All the next day I sat by her bed listening to Lillian's mutterings, for she was very ill. I suffered all the tortures of a damned soul sitting there, for she spoke of Lioski—"Arthur" she called him—prayed to him for mercy—told him she loved him—
I was late for dinner at the club. There was a noisy crowd there. Young Harvey of my own regiment had had too much to drink, and I avoided his table.
My hand shook as I poured out a glass of wine, and somebody remarked on it.
I did not see Poropulos until the dinner was halfway through. Curiously enough, I looked at the clock as he came in, and the hands pointed to half past eight.
The Greek was steward of the club, and was serving the wine. He was calm, impassive, remarkably serene, I thought. He exchanged jokes with the officers who were grumbling that they had had to wait for the fulfillment of their orders.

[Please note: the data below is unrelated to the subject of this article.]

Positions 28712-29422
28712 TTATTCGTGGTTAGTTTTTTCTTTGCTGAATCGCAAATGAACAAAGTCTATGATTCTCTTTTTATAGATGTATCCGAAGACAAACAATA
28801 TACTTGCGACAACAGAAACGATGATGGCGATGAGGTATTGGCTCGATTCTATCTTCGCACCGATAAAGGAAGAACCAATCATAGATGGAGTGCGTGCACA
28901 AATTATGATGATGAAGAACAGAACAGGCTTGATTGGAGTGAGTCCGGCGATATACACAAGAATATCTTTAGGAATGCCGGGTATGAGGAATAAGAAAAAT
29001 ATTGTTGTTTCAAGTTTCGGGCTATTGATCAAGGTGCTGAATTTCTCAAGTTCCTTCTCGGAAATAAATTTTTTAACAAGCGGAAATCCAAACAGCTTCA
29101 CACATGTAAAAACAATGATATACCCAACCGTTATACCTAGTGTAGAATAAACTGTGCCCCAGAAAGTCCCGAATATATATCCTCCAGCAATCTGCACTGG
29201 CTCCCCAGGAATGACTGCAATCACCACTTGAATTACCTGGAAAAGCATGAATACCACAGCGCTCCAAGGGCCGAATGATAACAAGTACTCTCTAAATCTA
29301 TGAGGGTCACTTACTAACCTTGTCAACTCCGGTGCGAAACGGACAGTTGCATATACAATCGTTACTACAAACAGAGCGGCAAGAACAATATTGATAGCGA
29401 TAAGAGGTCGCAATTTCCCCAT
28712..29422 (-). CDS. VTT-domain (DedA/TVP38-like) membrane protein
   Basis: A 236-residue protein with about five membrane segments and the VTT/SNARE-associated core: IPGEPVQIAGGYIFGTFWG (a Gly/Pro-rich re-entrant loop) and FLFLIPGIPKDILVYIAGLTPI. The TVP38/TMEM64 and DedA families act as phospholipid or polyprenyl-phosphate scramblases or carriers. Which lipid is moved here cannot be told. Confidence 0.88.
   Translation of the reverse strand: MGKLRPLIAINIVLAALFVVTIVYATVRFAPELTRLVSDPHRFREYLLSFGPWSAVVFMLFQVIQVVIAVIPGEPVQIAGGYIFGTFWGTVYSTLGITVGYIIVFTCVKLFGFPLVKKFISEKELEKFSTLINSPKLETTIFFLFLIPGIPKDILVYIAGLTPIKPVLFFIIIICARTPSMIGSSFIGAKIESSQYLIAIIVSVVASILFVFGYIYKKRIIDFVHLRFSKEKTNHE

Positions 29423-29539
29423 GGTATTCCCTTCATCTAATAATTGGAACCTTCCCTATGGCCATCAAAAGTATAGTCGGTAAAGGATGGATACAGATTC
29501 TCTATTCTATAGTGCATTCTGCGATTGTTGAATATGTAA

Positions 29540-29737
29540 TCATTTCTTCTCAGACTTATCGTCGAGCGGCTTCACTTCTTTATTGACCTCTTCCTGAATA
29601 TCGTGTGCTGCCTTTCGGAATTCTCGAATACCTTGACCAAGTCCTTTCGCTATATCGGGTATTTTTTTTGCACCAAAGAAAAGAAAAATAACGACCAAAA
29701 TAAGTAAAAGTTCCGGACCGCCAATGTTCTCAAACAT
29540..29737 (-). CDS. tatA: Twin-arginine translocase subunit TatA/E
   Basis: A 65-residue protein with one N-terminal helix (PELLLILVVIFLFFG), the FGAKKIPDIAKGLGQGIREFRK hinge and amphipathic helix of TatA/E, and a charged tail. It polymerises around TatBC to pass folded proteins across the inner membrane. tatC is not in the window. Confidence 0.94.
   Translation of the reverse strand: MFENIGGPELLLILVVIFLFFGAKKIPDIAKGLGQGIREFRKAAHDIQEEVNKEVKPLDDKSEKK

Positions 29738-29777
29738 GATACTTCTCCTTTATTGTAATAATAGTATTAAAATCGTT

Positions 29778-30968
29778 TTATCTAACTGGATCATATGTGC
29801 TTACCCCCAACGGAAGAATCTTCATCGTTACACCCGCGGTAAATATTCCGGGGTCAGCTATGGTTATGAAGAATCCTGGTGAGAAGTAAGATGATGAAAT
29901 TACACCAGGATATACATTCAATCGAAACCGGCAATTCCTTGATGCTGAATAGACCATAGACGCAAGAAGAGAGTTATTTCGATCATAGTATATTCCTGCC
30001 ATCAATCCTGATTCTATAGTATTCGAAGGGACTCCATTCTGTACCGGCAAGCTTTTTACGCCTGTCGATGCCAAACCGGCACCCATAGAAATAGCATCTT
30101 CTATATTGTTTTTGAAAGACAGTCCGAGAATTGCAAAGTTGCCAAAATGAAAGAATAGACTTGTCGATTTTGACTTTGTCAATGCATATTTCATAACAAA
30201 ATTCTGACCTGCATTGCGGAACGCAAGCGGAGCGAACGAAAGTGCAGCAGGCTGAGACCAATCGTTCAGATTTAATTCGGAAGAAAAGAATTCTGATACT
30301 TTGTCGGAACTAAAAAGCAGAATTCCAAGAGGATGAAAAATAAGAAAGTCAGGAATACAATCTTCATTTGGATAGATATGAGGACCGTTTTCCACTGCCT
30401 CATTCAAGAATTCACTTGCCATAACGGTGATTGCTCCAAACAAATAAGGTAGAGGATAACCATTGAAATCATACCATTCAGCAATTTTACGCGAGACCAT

"It was ten to eight when I ordered this," grumbled one man.
Then, suddenly, Harvey, who had been regarding Poropulos with drunken gravity, pointed downward.
"He's changed his boots," he said, and chuckled. Poropulos smiled amiably and went on serving. "He's changed his boots!" repeated Harvey, concentrating his mind upon trivialities as only a drunken man can. The men laughed. "Oh, dry up, Harvey!" said somebody.
He got no further. Through the door came a military policeman, splashed from head to foot with mud.
"District Commandant here, sir?" he demanded. "There's been a man murdered."
"Soldier?" asked a dozen voices.
"No, sir—storekeeper, name of Lioski—shot dead half an hour ago."